I started my driving lessons in the UK at 17 and remember running indoors after the first and telling my mother all excitedly I had overtaken a parked car, she burst out laughing whilst I tried to explain that actually this had required signalling, looking in my rear mirror and changing lane but she couldn’t hear me so great was her mirth.

I never got to take my test in Britain but after the birth of Thomas in 1988 heavily reliant on my working husband to take me everywhere I took lessons in Italy followed by my test.

I passed and started to use my husband’s car which he wasn’t too pleased about, especially when I reversed it into our neighbour’s garden fence.

Eventually he found a bargain that was to be all mine, a bright orange Citroen Dyane.

Citoren Dyane 2CV

This isn’t my car as I don’t have a photo of it but I can remember the number plate TO N1**** which led to her being called Toni.

She had a convertible roof, four seats and was all mine there was just one small problem…. the gear stick came out of the dashboard

citroen Dyane dashboard

See that bobble there next to the steering wheel – that is the gear stick! I couldn’t for the life of me get my head around it and was often heard screeching it in and out.

At the time I was working in Riva del Garda for a coach company, my job was tourist guide to Brits on the Lake who had booked coach trips to Verona, Venice or the Dolomites wine route. I left Folgaria early in the morning, drove down to the lake, went out all day on the coach and then dropped all the guests off at their hotels.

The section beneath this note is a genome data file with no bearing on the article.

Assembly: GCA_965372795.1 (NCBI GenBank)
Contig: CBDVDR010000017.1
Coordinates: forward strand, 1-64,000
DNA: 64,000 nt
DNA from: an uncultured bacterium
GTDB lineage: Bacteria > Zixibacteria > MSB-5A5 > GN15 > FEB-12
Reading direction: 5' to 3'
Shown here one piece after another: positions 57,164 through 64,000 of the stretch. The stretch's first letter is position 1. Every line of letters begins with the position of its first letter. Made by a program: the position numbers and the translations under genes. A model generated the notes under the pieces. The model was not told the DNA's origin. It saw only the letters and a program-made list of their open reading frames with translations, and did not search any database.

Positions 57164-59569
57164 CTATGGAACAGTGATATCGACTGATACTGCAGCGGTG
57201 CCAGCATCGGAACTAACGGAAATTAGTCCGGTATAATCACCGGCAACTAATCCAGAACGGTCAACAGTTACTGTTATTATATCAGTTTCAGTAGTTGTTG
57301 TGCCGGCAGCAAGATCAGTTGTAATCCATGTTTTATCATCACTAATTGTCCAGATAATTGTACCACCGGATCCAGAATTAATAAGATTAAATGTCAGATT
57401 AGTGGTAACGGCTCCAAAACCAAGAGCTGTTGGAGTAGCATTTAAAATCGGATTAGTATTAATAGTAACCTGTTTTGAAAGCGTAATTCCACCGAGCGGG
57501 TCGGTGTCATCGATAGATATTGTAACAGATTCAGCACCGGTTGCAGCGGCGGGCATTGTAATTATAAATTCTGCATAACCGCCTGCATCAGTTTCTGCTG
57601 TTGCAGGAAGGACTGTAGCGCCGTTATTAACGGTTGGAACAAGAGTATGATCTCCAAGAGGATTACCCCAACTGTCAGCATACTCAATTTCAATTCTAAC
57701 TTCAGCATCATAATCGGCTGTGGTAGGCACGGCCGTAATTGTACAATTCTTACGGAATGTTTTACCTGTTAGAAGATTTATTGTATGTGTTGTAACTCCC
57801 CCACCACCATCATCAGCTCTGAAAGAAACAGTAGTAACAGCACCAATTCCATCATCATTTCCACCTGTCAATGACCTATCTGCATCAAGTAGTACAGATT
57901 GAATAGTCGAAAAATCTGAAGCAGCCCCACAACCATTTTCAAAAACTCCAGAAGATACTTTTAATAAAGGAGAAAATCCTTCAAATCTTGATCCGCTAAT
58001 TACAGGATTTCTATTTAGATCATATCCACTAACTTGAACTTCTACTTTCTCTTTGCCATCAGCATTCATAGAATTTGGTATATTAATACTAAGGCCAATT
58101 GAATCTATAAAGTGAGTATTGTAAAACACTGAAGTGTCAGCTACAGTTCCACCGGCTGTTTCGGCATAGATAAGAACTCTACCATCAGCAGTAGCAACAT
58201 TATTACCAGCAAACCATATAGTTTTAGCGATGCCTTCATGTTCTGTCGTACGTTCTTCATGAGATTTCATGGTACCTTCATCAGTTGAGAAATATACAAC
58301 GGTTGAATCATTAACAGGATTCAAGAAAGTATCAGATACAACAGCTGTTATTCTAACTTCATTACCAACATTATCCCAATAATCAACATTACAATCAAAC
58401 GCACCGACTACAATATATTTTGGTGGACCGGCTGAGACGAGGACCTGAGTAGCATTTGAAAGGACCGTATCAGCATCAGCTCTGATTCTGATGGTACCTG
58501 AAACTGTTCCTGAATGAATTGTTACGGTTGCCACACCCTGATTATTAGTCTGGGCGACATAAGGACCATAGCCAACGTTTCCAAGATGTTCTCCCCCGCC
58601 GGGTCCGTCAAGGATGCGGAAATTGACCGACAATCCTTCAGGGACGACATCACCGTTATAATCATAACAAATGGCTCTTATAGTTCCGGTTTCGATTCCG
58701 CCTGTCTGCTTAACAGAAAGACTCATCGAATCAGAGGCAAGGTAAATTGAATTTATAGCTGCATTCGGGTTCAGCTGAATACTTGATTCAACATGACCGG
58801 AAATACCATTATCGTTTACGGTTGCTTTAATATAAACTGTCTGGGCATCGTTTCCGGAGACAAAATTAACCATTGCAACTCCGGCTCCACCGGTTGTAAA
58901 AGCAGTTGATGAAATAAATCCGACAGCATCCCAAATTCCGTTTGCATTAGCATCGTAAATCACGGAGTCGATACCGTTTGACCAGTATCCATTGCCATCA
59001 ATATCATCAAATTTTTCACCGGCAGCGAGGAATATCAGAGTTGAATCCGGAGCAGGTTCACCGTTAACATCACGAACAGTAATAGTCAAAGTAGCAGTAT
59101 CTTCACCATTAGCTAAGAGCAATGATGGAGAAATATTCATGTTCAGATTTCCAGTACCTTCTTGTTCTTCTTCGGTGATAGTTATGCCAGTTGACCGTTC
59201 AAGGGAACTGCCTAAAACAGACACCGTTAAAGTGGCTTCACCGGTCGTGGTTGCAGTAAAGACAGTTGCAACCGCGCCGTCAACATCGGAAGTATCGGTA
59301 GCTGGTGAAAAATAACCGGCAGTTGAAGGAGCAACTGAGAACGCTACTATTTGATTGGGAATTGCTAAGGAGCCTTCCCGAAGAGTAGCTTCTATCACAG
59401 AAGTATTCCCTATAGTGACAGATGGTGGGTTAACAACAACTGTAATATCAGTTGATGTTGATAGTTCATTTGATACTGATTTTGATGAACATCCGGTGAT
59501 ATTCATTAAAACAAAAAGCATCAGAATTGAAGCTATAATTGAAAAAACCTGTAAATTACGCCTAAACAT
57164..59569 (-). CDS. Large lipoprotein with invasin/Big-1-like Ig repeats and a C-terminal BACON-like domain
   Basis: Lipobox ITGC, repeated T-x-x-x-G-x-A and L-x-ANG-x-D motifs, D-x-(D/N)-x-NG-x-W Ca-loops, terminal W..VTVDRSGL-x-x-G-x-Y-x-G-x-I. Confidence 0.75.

Then I would fire Toni up and start my journey back home. One particular hot, evening a colleague asked me for a lift to Mori and I was only too happy to be able to assist.

We jumped into Toni and drove from Riva towards Torbole to take the main road leading up to Mori but there was an enormous traffic jam, lucky for us I knew a short cut. It was a narrow, winding, uphill road but a lot quieter and with a bit of luck we’d cut out the jam so off I went, roof down and smiling at my cleverness.

As I got to the bottom of my shortcut I changed down a gear and off I went. About half way up I awkwardly clunked her into third gear and soon after she started to struggle so I took hold of the gear stick and pulled it back towards second gear only to discover it had come right out of the gear box in my hand!

My passenger was horrified, I was too and hastily jammed my gear stick back into it’s place whilst slamming the car breaks on.

A lot of other locals had had the same idea to use this shortcut so I started to create another jam all of my own as I fiddled with my gear stick.

I did get it in and I did make the top of the road with a lot of sweaty angry Italians behind me probably muttering things like ‘woman driver’.

Strangely enough that guide never asked for any more lifts home and it wasn’t long before I moved onto my second car, a vintage black Mini Cooper with a white roof with a hole in the passenger footwell but that’s another story.